[ocr errors][merged small][merged small][merged small][merged small][ocr errors][merged small][merged small][merged small][merged small][ocr errors][ocr errors]
[merged small][merged small][merged small][ocr errors][merged small]




[ocr errors]



[ocr errors][ocr errors]


N° 322. MONDAY, MARCH 10, 1712.
-Ad bumum mærore gravi deducit & angit,
HOR. Ars Poet. v. 110.
-Grief dejects and wrings the tortured foul.



T is often faid, after a man has heard a story with extraordinary circumstances, it is a very good one if it be true; but as for the following relation, I fhould be glad were I fure it were falfe. It is told with fuch fimplicity, and there are fo many artless touches of diftrefs in it, that I fear it comes too much from the heart.

[ocr errors]
[ocr errors]

figned by the minister, my husband, and the fervant I just now spoke of. After our nuptials, we converfed together very familiarly in the fame houfe; but the restraints we were 'generally under, and the interviews we had 'being stolen and interrupted, made our behavi

our to each other have rather the impatient ⚫ fondnefs which is visible in lovers, than the re'gular and gratified affection which is to be ob'ferved in man and wife. This observation 'made the father very anxious for his fon, and

press him to a match he had in his eye for him. To relieve my husband from this importunity, and conceal the fecret of our marriage, which I had reafon to know would not be long in my power in town, it was refolved that I should ⚫ retire into a remote place in the country, and 'converfe under feigned names by letter. We long continued this way of commerce; and I with my needle, a few books, and reading over and over my husband's letters, passed my time in a refigned expectation of better days. Be pleased to take notice, that within four months after I left my husband I was delivered of a daughter who died within a few hours after her birth. This accident, and the retired manner of life I led, gave criminal hopes to a neighbouring brute of a country gentleman, whose folly was the fource of all my affliction. This ruftic is one of thofe rich clowns who fupply the want of all manner of breeding by the neglect of it, and with noify mirth, half understanding, and ample fortune, force themselves upon perfons and things without any fenfe of time and place. The poor ignorant people where I lay concealed and now paffed for a widow, wondered I could be fo fhy and strange, as they called it, to the fquire; and were bribed by him to admit him whenever he thought fit. I happened to be fitting in a little parlour which belonged to my own part of the house, and mufing over one of the fondeft of my hufband's letters, in which I always kept the cer tificate of my marriage, when this rude fellow came in, and with the naufeous familiarity of ‹ fuch unbred brutes, snatched the papers out of my hand. I was immediately under so great concern, that I threw myself at his feet, and A ⚫ begged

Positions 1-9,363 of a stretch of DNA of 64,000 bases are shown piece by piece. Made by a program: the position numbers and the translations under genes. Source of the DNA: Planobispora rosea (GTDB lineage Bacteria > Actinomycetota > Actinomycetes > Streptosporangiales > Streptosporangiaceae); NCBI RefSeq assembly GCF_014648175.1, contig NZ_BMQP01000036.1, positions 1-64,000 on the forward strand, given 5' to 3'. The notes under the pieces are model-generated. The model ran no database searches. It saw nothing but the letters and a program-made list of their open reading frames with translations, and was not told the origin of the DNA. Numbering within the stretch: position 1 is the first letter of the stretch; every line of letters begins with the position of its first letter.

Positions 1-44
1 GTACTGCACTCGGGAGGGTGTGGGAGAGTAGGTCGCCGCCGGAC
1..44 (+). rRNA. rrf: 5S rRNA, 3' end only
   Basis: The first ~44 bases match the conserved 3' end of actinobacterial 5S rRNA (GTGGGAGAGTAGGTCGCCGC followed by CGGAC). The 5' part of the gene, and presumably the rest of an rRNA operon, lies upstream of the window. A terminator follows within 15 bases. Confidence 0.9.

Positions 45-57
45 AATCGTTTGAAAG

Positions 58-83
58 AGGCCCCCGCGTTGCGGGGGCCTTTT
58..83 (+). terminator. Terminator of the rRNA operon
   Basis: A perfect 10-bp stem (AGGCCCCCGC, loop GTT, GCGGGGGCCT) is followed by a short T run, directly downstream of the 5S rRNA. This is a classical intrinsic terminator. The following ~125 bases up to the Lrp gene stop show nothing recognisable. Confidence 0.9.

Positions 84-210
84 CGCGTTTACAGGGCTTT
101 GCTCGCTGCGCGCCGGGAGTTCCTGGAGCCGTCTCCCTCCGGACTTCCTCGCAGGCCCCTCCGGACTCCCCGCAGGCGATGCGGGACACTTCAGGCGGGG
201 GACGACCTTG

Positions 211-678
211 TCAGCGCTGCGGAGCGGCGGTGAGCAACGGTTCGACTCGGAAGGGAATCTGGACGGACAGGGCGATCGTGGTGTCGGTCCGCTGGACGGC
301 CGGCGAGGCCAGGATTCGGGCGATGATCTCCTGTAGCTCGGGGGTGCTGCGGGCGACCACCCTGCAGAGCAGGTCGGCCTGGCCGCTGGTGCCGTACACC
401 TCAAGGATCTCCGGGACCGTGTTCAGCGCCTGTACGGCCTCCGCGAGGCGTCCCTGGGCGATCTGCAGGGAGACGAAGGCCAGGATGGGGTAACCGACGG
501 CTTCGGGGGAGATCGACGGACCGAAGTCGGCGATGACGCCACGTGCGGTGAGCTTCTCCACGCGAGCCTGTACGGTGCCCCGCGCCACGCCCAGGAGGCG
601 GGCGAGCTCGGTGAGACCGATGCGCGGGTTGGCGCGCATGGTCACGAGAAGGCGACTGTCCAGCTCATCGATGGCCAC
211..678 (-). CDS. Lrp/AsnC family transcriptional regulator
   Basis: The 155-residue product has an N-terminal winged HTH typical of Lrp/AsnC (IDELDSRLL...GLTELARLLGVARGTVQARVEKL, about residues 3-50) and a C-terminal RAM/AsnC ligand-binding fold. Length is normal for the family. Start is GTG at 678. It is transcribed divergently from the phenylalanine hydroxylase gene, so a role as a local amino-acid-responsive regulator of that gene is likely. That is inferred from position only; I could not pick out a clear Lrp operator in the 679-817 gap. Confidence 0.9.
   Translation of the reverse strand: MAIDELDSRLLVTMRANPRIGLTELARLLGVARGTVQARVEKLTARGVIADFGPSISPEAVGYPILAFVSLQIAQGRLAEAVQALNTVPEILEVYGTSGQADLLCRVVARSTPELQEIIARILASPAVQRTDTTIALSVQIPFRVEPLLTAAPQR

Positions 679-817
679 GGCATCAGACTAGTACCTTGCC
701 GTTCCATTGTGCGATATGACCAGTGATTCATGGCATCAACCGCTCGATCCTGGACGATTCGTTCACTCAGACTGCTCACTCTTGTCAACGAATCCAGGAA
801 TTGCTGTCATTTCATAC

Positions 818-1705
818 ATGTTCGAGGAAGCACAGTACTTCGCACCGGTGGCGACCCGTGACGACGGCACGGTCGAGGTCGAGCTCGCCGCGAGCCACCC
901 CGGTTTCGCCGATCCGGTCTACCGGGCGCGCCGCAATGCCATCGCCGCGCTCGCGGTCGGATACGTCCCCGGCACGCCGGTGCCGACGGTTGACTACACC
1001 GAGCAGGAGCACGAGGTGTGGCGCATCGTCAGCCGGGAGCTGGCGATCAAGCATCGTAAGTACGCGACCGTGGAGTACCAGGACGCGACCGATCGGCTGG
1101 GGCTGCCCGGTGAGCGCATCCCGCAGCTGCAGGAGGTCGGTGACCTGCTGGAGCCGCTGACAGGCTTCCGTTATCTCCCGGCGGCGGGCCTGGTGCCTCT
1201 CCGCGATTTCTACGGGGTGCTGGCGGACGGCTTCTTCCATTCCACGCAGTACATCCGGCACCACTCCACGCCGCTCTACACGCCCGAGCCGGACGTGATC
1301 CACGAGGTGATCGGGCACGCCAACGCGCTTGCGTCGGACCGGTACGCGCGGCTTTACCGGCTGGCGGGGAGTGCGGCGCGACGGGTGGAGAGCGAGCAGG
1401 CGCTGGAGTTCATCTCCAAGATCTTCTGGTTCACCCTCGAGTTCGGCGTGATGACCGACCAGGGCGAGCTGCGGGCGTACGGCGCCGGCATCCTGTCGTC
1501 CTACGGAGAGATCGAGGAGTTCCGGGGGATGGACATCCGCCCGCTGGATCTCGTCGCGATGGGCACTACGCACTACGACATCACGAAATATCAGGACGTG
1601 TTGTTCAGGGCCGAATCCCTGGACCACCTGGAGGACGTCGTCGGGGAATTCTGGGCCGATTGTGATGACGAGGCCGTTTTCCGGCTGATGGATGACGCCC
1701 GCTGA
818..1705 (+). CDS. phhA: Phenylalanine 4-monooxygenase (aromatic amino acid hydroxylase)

Mr. Spectator,


OME years ago it happened that I lived in the fame houfe with a young gentleman of merit; with whofe good qualities I was fo much taken, as to make it my endeavour to fhew as many as I was able in myself. Familiar converse improved general civilities into an unfeigned paffion on both fides. He watch⚫ed an opportunity to declare himself to me; and


I, who could not expect a man of fo great an eftate as his, received his addreffes in fuch terms, as gave him no reason to believe I was < difpleafed with them,tho' I did nothing to make him think me more eafy than was decent. His ⚫ father was a very hard worldly man, and proud; fo that there was no reafon to believe he would eafily be brought to think there was any thing in any woman's perfon or character that could balance the disadvantage of an unequal forIn the mean time the fon continued his application to me, and omitted no occafion of demonftrating the most difinterested paffion 'imaginable to me; and in plain direct terms




offered to marry me privately, and keep it fo 'till he fhould be fo happy as to gain his father's approbation or become poffeffed of his estate. 'I paffionately loved him, and you will believe 'I did not deny fuch a one what was my interest alfo to grant. However, I was not fo young as not to take the precaution of carrying with me a faithful fervant, who had been also my mother's maid, to be prefent at the ceremony:


< when that was over I demanded a certificate,

[ocr errors]
[ocr errors]
« VorigeDoorgaan »